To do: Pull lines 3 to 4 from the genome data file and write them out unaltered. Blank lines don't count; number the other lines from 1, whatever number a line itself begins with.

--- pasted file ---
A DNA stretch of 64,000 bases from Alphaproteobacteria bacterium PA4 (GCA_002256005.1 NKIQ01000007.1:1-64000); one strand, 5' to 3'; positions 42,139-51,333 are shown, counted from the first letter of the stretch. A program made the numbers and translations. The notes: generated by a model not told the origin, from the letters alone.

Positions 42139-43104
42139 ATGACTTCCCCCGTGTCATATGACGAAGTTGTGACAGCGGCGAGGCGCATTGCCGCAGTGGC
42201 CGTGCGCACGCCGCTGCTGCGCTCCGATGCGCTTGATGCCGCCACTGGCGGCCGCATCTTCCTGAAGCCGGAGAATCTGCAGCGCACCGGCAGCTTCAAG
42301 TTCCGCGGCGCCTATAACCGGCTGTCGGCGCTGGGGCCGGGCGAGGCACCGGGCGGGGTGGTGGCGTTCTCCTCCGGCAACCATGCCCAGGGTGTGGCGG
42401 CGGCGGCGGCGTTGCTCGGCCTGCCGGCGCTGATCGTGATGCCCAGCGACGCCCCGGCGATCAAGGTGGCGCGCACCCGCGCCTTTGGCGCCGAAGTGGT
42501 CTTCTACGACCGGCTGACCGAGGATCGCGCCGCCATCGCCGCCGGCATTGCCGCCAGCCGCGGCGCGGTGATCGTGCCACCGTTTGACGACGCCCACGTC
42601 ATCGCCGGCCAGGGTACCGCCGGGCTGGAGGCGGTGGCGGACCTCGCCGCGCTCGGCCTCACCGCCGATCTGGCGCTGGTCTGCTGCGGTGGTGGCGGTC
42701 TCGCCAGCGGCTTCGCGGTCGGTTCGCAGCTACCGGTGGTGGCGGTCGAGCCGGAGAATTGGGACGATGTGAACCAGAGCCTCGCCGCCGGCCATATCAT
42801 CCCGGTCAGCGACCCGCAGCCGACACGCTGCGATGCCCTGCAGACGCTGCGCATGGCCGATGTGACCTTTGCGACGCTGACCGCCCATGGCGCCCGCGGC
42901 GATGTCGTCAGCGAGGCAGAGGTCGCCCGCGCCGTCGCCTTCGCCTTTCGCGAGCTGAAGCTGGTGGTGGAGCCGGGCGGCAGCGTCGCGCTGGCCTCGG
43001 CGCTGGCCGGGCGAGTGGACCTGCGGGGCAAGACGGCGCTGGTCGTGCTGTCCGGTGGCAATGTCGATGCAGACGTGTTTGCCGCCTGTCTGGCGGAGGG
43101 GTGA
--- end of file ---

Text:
42139 ATGACTTCCCCCGTGTCATATGACGAAGTTGTGACAGCGGCGAGGCGCATTGCCGCAGTGGC
42201 CGTGCGCACGCCGCTGCTGCGCTCCGATGCGCTTGATGCCGCCACTGGCGGCCGCATCTTCCTGAAGCCGGAGAATCTGCAGCGCACCGGCAGCTTCAAG